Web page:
Thursday, April 14, 2005

The end of skepticism: the AAAS

It has been my belief that certain, specific scientific journals and organizations have been flying under false colors. Scientific American, the Smithsonian, the National Academy of Science, the American Association for the Advancement of Science (not to mention popular science magazines and TV shows) have been using science as a stalking horse for philosophical materialism. Now, the AAAS has published an editorial that appears to let the cat out of the bag as to how they perceive their role.

The Blinne Blog links to an article in the AAAS's journal, Science, complaining of a religious assault on the Enlightenment value of reason. Since membership is required, I will quote from the Blinne Blog:

For much of their existence over the past two centuries, Europe and the United States have been societies of questioners: nations in which skepticism has been accepted and even welcomed, and where the culture has been characterized by confidence in science and in rational methods of thought. We owe this tradition in part to the birth of the Scottish Enlightenment of the early 18th century, when the practice of executing religious heretics ended, to be gradually replaced by a developing conviction that substituted faith in experiment for reliance on inherited dogma.

That new tradition, prominently represented by the Scottish philosopher David Hume, supplied important roots for the growth of modernity, and it has served U.S. society well, as it has Europe's. The results of serious, careful experimentation and analysis became a standard for the entry of a discovery or theory into the common culture of citizens and the policies of their governments. Thus, scientific determinations of the age of Earth and the theories of gravity, biological evolution, and the conservation of matter and energy became meaningful scientific anchors of our common understanding.

There is a problem with this account. The scientific approach did not in fact come from Hume; otherwise how do we explain a Galileo or a Newton who lived 100-200 years earlier? Indeed, as Pearcey and Thaxton demonstrate in The Soul of Science: Christian Faith and Natural Philosophy, the philosophical underpinnings of science were developed in the Middle Ages by Christians. Skeptical? Get the book!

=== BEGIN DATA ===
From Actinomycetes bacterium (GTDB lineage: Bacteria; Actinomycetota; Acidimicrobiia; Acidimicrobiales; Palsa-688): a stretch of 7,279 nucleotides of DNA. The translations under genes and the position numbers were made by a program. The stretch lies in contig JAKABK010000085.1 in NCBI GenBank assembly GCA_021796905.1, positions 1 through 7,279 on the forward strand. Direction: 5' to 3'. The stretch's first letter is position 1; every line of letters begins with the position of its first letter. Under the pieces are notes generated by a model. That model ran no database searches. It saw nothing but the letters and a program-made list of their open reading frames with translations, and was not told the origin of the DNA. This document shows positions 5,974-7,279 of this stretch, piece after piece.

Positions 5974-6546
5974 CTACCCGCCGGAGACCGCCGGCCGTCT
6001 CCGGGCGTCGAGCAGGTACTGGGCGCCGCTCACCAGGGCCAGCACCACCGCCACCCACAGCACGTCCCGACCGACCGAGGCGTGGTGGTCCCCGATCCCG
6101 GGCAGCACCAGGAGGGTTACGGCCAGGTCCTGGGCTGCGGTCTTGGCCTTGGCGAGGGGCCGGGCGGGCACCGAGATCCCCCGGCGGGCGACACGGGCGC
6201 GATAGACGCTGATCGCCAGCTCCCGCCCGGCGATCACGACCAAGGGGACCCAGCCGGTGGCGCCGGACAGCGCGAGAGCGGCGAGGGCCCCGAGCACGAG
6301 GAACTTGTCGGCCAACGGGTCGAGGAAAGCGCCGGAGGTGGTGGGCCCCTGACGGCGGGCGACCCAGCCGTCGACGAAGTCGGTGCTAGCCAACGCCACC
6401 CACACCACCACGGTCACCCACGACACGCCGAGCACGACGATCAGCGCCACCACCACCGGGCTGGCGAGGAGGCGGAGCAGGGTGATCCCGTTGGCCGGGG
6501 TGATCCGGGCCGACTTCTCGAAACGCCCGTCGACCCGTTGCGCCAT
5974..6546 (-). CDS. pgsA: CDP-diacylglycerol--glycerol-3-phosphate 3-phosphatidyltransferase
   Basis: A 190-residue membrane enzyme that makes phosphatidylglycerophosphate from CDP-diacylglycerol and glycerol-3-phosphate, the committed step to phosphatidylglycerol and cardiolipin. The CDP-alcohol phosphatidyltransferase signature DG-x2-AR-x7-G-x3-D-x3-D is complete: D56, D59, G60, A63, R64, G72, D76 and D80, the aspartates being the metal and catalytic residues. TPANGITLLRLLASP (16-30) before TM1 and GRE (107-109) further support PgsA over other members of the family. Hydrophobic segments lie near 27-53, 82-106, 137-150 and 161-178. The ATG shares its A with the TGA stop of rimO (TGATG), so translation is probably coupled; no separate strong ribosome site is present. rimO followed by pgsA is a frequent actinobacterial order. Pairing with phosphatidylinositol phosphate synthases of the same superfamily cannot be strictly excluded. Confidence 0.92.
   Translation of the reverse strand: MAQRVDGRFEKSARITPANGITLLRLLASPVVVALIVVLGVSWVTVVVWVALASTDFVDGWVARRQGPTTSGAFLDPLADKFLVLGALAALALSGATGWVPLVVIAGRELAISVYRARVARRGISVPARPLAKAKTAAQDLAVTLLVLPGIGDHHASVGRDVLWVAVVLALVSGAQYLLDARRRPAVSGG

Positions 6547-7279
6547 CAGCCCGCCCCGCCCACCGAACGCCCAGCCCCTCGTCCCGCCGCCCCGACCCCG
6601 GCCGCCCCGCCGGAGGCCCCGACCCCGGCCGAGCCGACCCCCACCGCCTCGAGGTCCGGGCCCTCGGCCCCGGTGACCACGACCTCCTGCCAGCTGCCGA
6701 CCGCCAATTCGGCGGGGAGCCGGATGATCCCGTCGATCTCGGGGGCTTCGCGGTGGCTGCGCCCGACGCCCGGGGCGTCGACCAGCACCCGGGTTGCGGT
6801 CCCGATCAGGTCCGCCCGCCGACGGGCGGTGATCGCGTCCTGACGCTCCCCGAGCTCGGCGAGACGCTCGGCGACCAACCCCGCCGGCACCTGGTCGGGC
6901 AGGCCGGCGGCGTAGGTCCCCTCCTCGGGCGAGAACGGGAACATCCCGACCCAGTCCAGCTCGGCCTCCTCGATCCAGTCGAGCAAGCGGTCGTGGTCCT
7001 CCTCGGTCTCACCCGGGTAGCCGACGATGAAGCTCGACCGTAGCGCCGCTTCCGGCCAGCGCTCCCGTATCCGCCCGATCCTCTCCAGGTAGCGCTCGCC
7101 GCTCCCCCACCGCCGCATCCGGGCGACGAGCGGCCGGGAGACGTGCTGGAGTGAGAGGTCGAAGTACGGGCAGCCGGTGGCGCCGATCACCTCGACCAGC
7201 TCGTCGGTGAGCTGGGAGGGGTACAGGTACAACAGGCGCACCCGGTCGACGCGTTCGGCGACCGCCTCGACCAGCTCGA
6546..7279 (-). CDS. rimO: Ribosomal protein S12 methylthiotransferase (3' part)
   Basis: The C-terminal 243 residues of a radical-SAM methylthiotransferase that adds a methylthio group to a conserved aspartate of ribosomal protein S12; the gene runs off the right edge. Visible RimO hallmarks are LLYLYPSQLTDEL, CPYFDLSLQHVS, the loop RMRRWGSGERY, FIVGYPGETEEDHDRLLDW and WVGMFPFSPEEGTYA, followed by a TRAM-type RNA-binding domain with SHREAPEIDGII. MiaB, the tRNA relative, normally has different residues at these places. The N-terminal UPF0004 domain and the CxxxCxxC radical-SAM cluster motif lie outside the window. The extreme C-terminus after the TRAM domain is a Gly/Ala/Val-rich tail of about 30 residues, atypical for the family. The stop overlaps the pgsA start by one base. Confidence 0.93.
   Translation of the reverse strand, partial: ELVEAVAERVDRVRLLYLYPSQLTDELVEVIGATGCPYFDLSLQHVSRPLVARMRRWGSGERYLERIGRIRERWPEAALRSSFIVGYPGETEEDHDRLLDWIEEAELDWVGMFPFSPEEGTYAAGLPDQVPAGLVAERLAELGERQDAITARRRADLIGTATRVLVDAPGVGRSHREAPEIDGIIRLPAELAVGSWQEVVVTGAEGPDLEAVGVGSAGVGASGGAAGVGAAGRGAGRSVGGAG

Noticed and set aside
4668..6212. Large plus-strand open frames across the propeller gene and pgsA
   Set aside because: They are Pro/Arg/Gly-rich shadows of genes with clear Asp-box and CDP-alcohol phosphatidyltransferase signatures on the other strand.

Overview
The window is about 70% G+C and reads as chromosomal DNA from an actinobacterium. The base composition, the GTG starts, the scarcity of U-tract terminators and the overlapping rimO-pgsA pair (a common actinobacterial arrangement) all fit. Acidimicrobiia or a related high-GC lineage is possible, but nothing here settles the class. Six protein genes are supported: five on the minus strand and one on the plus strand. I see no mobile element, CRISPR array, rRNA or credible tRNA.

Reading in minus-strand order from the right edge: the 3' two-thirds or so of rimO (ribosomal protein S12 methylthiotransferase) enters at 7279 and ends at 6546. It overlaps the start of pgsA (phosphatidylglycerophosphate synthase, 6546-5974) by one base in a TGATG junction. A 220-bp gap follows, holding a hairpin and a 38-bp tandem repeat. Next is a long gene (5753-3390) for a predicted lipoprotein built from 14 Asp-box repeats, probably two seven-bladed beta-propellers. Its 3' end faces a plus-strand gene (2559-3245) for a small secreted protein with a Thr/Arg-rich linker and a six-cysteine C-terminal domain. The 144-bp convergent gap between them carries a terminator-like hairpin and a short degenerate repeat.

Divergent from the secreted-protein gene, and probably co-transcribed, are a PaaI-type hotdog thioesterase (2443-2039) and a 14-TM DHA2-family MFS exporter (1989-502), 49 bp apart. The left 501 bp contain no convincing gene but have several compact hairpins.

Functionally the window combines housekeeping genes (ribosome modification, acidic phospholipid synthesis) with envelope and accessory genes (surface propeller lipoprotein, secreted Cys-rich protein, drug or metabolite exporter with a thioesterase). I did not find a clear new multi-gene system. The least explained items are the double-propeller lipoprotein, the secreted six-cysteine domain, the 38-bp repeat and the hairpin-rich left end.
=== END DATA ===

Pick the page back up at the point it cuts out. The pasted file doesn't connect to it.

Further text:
Where does Hume come in then? Hume's contribution to Western thought is logical positivism, the idea that nothing should be believed until it can be proven. Positivism is a philosophical basis for atheistic materialism: the spirit world isn't seen so we shouldn't believe in it. In connecting science with Hume, the Science article suggests that the AAAS sees science as an essentially atheistic enterprise.

Of course, not all scientists are atheists; not by a long shot. But there is a vast difference between science and Scientific Truth for the Masses. Science is about a search for knowledge, not indignant certitude. Its approach to claims is one of skepticism, true; but the article seems to suggest that skepticism ought to be reserved for religion, the ostensible enemy and opposite of science, but not exercised toward the minority philosophical position of atheistic materialism (aka "science"). Science is descriptive, telling us provisionally how things are; not prescriptive, telling us what we ought to believe. Science is the opposite of dogma, because dogma is a definitive answer that may not be questioned, but when questions end so does learning. Yet, in Orwellian fashion, the Science article tells us that evangelical Christianity is a threat to skeptical science because it is skeptical of that which ought not be questioned.

Science operates on the principle of methodological materialism, which means that science can only study the physical universe. Popularly though, science is often misappropriated and misrepresented to promote philosophical materialism, the unverified belief that the physical world is all that exists. Skeptic, heal thyself!